When the Giving Is Good
Saving Christmas from the economists.
Jan 14, 2008, Vol. 13, No. 17 • By HARVEY MANSFIELD
To justify Christmas giving we need to look past the hasty confusion of the "consumer," so described by economics, to the soul of the giver and see how it is improved by the virtue of generosity. The benefit of giving is more to the giver than to the receiver--a paradox better known to common sense and the Bible than to economics. For having a generous soul saves one from living in the relentless anxiety of never knowing whether one has enough for oneself. Of course, to be generous one must calculate what one can afford, and one must observe the chosen recipient carefully to see, not merely what he wants, but what good thing he can be induced to enjoy. Thus economics has an honorable role in the service of generosity, a role more useful, hence more economical, than attacking generosity.
And let us not forget the advantage of generosity to liberty. The commonest form of slavery is slavery to money, and generosity is a kind of liberation as well as utility for yourself. A country gentleman generous with his rustic hospitality had a better inkling of that liberation than Adam Smith with all his studied devotion to natural liberty. With the aid of a little feudalism lingering in our democratic, materialist age you can have the two great goods economics wants you to have but does not know how to achieve on its own. You can then crown these goods by taking a reasonable measure of pride for having spent your money well. Instead of damning a commercial society for being materialistic, instead of despising Christmas giving for not being properly materialistic, you can do your part to soften our materialism and make it more intelligent.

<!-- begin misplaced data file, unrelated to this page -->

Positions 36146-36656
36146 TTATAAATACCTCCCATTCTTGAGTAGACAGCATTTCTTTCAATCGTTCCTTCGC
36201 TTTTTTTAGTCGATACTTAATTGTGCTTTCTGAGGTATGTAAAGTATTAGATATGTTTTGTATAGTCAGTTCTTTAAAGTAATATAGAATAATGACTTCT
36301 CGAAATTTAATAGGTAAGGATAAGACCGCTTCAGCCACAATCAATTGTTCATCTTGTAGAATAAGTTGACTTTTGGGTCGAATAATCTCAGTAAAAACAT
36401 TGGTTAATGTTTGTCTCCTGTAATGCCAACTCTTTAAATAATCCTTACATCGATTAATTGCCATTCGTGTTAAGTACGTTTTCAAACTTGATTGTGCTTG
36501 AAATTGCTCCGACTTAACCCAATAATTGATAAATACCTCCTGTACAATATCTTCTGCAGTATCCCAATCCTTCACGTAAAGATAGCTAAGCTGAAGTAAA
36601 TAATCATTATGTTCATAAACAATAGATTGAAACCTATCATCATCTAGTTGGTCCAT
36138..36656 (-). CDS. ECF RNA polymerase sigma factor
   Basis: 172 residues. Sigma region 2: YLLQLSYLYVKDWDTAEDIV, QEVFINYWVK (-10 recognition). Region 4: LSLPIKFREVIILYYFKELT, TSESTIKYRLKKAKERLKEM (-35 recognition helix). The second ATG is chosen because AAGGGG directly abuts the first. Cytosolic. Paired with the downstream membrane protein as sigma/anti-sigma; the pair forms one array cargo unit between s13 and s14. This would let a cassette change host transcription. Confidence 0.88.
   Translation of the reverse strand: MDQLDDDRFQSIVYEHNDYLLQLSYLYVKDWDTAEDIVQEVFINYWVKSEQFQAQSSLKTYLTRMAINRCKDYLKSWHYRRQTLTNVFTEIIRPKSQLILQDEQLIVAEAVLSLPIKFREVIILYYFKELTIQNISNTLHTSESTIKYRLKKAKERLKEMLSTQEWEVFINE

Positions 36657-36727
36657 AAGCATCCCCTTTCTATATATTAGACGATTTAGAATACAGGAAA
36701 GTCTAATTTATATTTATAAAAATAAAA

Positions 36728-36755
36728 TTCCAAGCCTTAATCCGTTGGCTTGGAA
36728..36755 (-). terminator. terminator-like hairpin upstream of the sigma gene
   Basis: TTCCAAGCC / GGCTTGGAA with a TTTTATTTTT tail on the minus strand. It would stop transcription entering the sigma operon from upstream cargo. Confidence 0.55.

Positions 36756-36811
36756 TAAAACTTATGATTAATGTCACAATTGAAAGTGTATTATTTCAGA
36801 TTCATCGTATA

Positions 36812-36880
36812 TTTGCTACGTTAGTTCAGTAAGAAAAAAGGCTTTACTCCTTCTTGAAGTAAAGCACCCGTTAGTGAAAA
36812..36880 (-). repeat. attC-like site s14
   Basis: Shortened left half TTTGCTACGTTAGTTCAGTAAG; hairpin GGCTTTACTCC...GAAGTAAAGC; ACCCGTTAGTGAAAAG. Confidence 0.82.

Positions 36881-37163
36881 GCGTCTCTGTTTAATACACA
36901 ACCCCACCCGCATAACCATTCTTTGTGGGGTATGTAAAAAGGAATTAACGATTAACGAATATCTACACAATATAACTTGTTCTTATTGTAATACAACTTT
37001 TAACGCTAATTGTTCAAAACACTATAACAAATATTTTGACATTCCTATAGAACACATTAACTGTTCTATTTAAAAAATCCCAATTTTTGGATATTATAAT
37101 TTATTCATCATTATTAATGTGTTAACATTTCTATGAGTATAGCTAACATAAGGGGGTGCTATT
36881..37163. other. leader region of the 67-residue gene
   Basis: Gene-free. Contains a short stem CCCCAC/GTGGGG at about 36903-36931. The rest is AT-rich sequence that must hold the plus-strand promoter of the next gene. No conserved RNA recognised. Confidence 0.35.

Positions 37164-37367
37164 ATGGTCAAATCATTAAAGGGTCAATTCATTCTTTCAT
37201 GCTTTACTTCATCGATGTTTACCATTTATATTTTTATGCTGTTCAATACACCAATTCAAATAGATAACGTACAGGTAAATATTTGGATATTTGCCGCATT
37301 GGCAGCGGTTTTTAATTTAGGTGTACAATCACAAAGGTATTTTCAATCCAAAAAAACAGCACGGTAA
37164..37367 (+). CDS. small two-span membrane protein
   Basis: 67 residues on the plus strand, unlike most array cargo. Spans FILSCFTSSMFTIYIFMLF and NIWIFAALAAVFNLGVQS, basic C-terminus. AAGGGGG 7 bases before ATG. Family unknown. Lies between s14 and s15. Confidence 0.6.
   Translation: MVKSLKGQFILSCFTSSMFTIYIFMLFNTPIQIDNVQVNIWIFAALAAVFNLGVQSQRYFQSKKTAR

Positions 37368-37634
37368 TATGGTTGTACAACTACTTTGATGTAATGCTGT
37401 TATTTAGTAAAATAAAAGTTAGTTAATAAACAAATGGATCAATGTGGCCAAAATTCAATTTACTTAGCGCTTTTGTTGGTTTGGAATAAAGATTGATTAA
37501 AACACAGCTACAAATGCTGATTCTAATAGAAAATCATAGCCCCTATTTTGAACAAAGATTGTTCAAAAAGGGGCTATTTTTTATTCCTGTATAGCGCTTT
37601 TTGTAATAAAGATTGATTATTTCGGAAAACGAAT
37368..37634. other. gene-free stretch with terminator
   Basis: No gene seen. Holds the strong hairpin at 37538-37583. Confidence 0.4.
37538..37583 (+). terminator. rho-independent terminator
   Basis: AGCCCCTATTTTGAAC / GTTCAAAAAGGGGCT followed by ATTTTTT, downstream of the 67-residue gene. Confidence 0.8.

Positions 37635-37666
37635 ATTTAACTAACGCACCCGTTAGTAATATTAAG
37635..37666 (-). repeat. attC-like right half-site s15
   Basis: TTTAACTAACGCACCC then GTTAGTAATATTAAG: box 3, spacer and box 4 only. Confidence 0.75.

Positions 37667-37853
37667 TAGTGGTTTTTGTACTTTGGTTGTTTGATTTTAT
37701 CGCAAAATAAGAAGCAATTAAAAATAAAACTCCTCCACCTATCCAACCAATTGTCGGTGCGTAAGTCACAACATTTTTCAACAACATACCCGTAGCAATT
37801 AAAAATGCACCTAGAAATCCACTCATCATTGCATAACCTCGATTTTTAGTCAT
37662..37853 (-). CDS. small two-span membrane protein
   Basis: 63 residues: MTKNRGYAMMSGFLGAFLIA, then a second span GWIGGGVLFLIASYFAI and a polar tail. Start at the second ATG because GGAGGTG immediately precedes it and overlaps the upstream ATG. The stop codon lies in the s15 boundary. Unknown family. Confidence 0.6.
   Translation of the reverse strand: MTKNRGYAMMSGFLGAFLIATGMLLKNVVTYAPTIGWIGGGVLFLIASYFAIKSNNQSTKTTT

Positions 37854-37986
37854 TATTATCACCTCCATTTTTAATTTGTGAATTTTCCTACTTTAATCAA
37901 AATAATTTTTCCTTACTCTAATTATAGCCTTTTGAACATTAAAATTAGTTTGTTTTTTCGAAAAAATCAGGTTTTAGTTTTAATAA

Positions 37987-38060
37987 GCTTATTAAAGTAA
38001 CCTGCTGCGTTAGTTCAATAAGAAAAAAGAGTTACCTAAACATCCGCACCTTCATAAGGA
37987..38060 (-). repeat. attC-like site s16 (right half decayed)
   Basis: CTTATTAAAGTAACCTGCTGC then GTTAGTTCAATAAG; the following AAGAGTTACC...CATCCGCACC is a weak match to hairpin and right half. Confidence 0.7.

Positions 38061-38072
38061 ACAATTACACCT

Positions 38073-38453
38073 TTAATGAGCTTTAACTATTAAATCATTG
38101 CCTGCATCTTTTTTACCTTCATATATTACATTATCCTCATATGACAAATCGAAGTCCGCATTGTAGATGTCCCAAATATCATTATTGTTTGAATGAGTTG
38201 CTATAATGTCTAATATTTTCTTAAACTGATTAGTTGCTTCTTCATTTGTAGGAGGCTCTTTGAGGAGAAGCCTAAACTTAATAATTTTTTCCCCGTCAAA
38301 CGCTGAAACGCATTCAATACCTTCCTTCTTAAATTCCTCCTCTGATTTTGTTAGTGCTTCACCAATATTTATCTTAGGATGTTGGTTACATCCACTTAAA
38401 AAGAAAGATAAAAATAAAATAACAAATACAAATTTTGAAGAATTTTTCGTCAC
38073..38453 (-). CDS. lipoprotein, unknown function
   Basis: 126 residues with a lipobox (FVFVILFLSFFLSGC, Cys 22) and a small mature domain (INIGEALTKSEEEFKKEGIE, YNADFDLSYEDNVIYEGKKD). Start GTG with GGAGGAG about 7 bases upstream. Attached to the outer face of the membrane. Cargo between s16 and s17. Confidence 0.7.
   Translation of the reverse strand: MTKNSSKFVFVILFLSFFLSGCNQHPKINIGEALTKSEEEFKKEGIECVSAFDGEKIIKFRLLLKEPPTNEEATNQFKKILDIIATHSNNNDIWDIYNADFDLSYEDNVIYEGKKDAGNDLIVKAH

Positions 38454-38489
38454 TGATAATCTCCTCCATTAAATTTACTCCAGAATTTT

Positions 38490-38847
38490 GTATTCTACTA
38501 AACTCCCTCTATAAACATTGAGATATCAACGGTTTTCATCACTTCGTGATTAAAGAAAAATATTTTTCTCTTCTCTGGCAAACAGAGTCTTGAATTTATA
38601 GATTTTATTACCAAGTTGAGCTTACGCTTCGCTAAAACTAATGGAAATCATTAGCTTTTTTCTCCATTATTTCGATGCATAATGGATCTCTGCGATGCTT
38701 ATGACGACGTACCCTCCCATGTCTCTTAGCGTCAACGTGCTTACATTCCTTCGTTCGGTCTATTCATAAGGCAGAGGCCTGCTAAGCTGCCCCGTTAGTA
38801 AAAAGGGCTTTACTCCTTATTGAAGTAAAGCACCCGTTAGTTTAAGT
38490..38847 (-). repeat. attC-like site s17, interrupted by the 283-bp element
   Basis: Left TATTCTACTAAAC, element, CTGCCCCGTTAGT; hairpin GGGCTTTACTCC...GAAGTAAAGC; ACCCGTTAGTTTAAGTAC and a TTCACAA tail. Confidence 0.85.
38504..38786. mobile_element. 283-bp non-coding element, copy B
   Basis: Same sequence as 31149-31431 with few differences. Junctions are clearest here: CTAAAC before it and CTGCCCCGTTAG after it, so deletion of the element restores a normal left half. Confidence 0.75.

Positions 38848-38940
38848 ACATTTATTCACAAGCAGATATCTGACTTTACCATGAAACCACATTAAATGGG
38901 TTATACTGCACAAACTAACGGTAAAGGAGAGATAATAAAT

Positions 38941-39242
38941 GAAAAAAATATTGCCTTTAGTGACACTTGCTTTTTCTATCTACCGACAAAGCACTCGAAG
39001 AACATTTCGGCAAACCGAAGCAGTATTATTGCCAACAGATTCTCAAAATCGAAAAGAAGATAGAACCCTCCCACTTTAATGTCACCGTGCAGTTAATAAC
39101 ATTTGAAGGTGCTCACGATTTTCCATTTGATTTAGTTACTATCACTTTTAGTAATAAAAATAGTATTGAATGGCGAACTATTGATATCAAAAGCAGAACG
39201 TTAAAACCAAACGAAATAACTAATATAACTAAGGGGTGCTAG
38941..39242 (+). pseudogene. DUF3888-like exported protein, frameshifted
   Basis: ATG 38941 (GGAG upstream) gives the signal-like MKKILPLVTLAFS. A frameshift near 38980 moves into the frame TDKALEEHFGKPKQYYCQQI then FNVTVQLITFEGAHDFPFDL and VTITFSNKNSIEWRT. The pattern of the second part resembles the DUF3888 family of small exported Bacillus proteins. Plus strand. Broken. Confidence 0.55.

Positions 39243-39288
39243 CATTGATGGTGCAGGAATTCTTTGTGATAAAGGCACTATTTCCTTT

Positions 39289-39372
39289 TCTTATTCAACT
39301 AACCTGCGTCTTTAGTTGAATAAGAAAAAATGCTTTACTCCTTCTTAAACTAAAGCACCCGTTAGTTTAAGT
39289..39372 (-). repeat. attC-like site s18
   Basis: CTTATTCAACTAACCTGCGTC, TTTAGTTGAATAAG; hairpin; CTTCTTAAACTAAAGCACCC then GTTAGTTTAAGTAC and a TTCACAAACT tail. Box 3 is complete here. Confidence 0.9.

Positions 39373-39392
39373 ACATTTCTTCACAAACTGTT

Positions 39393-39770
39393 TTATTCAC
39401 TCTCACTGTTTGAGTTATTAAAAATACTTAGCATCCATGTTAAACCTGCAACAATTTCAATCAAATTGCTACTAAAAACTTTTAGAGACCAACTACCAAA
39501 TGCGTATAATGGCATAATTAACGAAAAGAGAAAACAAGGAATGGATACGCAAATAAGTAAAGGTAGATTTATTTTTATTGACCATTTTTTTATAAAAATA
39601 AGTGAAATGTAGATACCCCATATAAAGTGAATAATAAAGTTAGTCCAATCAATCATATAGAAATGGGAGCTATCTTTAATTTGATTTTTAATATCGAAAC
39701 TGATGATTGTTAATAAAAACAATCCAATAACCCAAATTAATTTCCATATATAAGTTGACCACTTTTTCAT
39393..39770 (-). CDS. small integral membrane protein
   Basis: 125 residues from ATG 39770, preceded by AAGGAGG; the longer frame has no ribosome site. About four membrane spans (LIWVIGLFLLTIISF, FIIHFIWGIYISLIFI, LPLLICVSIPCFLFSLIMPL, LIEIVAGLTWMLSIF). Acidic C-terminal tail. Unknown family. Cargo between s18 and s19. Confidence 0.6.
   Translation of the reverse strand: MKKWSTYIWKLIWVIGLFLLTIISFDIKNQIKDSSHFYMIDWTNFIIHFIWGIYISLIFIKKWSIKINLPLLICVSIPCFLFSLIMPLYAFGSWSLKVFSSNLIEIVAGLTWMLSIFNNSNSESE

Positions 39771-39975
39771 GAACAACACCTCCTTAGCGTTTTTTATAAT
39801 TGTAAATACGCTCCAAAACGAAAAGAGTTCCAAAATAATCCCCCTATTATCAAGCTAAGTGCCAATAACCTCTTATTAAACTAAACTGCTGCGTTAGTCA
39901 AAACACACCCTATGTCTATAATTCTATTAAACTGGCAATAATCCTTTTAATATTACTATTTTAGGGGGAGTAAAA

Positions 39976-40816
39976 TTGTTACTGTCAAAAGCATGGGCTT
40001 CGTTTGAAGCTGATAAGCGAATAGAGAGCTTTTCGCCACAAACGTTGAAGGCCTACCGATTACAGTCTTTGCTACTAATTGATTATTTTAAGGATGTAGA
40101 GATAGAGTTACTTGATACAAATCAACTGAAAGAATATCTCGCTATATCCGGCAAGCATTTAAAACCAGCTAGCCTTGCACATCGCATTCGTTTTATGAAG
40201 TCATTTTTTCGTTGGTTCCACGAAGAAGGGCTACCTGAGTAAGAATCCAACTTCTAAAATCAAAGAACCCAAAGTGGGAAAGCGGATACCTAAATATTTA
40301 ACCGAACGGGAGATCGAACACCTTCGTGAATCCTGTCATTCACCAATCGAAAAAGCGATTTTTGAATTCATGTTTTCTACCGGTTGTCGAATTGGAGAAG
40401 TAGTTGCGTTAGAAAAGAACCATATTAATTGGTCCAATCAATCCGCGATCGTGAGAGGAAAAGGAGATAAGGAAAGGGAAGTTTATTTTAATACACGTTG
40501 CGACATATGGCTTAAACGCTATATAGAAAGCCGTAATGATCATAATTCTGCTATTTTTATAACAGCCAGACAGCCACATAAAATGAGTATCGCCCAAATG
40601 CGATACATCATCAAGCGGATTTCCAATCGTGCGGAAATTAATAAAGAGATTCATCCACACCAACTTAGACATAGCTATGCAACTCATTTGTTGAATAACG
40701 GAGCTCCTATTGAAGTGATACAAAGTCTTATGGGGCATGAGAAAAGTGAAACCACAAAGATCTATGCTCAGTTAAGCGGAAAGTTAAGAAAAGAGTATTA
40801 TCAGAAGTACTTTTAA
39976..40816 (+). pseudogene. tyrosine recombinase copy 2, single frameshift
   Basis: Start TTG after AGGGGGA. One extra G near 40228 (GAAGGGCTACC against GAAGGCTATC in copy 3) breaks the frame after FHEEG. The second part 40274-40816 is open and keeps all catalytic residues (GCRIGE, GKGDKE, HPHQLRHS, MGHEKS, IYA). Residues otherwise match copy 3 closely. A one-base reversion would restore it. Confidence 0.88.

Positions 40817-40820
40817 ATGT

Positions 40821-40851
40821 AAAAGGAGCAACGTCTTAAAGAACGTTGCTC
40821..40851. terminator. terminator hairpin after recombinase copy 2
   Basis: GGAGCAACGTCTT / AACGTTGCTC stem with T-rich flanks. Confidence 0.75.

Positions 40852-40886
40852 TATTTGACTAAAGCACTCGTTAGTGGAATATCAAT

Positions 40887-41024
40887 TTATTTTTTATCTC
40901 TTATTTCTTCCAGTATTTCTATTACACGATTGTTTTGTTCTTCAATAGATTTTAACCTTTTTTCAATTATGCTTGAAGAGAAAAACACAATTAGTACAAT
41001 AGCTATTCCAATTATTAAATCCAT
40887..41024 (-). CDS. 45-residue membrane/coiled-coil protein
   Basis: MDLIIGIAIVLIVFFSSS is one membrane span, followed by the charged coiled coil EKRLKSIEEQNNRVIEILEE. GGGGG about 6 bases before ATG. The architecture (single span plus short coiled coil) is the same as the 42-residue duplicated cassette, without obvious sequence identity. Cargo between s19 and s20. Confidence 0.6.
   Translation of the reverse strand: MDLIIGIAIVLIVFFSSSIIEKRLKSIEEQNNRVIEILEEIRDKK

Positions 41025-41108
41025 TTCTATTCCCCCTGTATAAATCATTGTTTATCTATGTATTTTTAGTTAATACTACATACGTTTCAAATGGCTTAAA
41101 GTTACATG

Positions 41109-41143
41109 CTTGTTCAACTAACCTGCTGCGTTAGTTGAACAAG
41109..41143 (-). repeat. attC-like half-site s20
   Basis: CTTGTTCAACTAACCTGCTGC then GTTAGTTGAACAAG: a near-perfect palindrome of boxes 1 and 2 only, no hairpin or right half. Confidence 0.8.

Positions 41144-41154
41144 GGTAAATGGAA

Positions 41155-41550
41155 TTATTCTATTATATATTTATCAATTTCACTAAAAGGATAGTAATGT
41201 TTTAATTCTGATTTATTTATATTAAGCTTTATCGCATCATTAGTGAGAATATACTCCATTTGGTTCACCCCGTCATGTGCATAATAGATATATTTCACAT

Harvey Mansfield is professor of government at Harvard and research fellow in liberty and virtue at the Hoover Institution.